Brockton has spent nearly $845,000 fighting a natural gas-fired power plant proposed for one of its poorest south-side neighborhoods, a figure that climbs approximately $40,000 a month, according to the city solicitor’s office.
But despite criticism that funds in the financially struggling city could and should be spent more wisely — and that a power plant would bring jobs and revenue — elected officials who oppose the 350-megawatt facility backed by Advanced Power AG and Siemens Corp. say they will continue to do what it takes to protect public health and safety, and send developers packing.
Ward 2 City Councilor Thomas Monahan said it isn’t possible to put a price on safety. He said he has asked power plant officials twice to put up monitors to test air quality in the Oak Hill Avenue area where the facility would be located but they refused.
“The problem is the air quality in the area is already close to maximum levels,” Monahan said.
Brockton children already have one of the highest asthma rates in the state, which city health officials say is twice the state average. Along with being close to a variety of hazardous sites — from landfills and recycling centers to garbage dumps — the power plant locale is near schools, daycare centers, senior citizen housing projects, low-income housing, and churches, officials said.
Not everyone opposes the plant, however. One city councilor last week publicly asked his colleagues to stop wasting a fortune fighting a facility that he believes would be a plus for the city.
Todd Petti, a Brockton native and city councilor at large, posted his entreaty on his Facebook page Tuesday following a report from city solicitors about the money spent on court action to block the power plant.
Petti said he requests the bill monthly from the solicitor’s office to keep track of legal costs for the issue that has been in and out of court since 2009.
Money has been spent to defend a handful of lawsuits in state and federal courts as well as to pay for private law firms to assist in that defense, he said.
Petti said research and data show the proposed plant would be safe, would create construction jobs, and would generate millions of dollars in annual revenue for the city. “It is time we sit down with Brockton Power and negotiate a plan that is good for Brockton’s residents, businesses, and neighbors,’’ he said.
In a statement, Advanced Power officials backed Petti’s plea and said “a resolution of these issues would be in the city’s best interests.”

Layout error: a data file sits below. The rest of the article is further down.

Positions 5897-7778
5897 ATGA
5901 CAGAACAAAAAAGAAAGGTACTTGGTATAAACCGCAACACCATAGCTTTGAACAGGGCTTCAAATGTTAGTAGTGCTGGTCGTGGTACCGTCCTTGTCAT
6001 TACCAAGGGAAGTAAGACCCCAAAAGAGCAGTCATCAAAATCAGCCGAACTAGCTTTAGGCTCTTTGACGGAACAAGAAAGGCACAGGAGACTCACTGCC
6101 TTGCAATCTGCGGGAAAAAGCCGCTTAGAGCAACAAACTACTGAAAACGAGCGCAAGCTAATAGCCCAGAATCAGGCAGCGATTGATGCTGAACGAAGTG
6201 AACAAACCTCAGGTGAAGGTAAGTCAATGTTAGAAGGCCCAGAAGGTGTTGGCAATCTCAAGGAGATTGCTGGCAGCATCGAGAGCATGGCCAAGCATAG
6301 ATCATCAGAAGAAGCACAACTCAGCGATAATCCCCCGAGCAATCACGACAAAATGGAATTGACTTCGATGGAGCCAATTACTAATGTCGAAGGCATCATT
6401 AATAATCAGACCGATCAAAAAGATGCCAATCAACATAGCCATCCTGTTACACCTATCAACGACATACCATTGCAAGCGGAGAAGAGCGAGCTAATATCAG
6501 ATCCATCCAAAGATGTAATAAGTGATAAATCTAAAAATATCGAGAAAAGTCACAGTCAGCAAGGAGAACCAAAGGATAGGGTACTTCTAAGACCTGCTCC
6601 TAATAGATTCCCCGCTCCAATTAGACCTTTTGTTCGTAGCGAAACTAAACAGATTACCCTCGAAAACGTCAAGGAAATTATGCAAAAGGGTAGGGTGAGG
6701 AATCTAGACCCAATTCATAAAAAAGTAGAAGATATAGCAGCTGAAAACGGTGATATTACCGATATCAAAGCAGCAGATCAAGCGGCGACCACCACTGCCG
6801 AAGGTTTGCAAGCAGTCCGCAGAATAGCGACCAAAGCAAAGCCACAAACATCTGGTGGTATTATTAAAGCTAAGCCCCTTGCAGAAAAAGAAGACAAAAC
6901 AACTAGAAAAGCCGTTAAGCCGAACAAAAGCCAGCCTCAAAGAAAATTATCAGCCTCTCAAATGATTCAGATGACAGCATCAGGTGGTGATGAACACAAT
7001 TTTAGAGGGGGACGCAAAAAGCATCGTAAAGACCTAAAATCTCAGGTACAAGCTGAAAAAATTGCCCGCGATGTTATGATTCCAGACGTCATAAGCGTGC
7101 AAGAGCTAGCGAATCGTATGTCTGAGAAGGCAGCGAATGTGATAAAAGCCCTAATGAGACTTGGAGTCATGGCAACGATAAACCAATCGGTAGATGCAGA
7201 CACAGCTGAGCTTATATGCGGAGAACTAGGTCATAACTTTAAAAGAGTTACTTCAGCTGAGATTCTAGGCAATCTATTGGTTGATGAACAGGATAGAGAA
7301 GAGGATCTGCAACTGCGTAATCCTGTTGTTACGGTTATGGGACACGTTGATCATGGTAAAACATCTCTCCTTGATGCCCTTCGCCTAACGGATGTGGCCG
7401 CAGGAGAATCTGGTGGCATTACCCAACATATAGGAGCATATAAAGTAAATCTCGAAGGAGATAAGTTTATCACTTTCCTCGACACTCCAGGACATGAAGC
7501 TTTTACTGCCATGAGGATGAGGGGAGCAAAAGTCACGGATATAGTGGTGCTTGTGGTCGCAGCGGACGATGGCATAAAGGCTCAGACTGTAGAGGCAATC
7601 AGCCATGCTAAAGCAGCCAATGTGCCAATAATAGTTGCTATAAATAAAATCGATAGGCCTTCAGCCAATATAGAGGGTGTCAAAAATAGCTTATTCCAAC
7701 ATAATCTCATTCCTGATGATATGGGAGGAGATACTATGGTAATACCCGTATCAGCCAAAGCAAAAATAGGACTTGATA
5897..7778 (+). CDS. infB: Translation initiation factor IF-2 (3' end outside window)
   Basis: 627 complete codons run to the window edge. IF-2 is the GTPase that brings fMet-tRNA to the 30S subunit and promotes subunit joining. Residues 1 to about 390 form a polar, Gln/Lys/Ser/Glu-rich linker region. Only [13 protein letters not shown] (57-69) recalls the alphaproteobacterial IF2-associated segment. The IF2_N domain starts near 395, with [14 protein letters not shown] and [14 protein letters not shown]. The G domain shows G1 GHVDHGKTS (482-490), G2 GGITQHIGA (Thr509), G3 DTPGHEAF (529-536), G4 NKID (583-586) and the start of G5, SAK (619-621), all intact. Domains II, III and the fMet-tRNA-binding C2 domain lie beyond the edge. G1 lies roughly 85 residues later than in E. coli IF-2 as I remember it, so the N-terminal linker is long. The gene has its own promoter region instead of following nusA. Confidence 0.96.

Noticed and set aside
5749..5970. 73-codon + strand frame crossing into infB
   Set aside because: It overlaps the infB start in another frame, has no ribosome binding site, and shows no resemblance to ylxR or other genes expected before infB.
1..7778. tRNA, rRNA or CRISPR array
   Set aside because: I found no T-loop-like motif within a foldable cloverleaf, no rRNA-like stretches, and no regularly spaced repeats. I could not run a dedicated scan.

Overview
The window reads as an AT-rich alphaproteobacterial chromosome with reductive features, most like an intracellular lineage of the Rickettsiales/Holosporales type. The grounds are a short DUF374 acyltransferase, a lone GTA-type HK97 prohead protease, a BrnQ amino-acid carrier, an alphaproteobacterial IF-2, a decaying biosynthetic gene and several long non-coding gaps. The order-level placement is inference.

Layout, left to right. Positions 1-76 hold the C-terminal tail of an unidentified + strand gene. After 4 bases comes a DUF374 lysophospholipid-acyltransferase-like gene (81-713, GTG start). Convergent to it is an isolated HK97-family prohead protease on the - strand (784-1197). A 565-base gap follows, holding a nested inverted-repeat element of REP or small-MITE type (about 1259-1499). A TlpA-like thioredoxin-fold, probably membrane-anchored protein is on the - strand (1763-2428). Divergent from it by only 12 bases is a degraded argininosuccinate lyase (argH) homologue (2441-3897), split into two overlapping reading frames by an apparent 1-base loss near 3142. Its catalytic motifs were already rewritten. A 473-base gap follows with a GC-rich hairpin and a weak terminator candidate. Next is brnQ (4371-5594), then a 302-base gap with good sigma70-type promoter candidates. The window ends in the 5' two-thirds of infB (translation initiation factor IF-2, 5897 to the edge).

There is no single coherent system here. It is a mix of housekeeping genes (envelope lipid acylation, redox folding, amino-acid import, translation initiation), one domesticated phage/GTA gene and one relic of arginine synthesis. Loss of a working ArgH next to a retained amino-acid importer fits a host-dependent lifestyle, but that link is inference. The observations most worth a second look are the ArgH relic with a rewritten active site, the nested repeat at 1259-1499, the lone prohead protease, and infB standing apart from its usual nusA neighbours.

“While we do not wish to engage in costly and time-consuming litigation, the city has given us no choice but to seek the enforcement of our rights in the courts. As our complaint makes clear, a resolution of the issues would reduce city-borne liabilities, eliminate further litigation expenses, create hundreds of new jobs during the construction of the facility, and add millions in new city revenues.”
Trade unions and their members also backed Petti’s declaration.
“We have always been supportive of the power plant as long as it’s clean and safe for the environment and for the city,’’ said David Fenton, business manager of the Electricians Union IBEW 223 and president of the Brockton and Vicinity Building Trades.
Together the two organizations represent more than 5,000 union workers, many of whom are out of jobs, he said. Imagine, said Fenton and other power plant supporters, if the money the city spends on legal costs went to boosting up police ranks or other municipal needs.
Brockton Mayor Linda Balzotti said she has been advised by city attorneys not to comment specifically on the power plant issue so as not to jeopardize any of its legal cases.
“All I will tell you is that I oppose the power plant and we will do what is legally necessary to do that,’’ she said. “We will continue to oppose it.”
One of the power plant company’s recent legal actions was to file a $68 million federal civil rights lawsuit charging that Brockton has willingly violated the company’s rights by refusing to entertain any of its requests, including selling it the 2 million gallons of water needed to cool the plant’s towers.
City Councilor at Large Jass Stewart said a city should have the right to accept or reject what is developed in its community as long as it’s legal, and to defend itself from harmful industries.
“It seems very clear to me that Brockton Power is attempting to muscle itself into the city by forcing us to spend money on lawsuits they know they cannot win,’’ he said.
“Their attempt to try and financially bleed us into submission will not work. It’s just another signal that this is not the kind of operation we want or need in our neighborhoods.”
Ed Byers, who owns a salad-dressing manufacturing plant next to the proposed power plant site, said city officials have a fiduciary responsibility to fight it. He said he didn’t think too much of Petti’s position, nor does he take it seriously.
“It’s just a last-ditch effort’’ by a plant supporter, he said.